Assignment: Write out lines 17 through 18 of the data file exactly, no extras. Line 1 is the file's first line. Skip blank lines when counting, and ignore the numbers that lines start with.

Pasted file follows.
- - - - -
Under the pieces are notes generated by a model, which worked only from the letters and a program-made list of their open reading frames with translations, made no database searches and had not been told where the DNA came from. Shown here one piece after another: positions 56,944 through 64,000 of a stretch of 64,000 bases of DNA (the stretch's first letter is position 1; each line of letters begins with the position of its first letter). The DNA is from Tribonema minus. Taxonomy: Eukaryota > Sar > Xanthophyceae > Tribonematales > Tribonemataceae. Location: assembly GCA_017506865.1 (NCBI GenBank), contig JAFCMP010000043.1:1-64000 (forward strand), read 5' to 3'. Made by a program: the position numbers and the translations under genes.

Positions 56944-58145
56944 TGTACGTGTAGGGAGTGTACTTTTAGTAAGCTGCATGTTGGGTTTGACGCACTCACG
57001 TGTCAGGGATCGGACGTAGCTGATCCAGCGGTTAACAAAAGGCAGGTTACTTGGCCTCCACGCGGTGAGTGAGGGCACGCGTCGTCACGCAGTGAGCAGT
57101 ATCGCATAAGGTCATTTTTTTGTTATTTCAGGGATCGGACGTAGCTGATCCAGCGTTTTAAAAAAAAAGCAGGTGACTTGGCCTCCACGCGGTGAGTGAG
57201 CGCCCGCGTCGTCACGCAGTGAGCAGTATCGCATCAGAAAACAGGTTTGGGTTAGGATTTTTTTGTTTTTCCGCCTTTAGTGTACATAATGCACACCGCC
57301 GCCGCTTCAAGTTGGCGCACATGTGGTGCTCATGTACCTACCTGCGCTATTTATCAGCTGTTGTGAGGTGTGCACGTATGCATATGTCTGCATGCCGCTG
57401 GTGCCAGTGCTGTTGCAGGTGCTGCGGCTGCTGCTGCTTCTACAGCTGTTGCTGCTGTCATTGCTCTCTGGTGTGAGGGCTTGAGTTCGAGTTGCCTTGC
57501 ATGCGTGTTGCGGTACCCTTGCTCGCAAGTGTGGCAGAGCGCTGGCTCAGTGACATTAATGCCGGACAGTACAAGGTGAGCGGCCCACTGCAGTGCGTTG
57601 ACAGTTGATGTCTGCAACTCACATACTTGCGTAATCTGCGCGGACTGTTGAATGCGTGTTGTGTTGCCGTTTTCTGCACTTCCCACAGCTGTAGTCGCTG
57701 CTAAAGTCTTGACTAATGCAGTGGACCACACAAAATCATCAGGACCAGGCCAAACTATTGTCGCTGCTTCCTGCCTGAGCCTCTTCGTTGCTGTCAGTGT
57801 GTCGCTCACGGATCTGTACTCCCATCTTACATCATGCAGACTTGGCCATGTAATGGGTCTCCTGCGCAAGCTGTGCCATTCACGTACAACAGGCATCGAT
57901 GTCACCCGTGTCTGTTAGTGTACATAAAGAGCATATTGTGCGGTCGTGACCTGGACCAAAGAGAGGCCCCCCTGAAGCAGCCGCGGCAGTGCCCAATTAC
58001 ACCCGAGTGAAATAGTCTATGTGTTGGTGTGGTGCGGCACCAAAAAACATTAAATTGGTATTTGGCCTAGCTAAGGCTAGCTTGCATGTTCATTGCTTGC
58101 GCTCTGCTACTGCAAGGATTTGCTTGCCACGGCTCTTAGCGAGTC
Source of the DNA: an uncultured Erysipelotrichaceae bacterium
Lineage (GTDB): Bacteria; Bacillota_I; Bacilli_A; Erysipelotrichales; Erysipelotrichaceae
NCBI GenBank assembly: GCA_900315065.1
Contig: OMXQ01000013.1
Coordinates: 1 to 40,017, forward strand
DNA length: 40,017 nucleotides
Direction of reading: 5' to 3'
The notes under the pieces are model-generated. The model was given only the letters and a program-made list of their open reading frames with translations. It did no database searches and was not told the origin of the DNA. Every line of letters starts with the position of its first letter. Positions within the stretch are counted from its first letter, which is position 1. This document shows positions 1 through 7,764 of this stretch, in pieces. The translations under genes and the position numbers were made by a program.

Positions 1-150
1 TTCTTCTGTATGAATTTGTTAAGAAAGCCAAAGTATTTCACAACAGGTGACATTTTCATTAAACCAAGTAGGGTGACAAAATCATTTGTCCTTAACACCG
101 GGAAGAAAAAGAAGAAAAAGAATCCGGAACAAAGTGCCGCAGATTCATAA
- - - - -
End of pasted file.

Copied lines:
Lineage (GTDB): Bacteria; Bacillota_I; Bacilli_A; Erysipelotrichales; Erysipelotrichaceae
NCBI GenBank assembly: GCA_900315065.1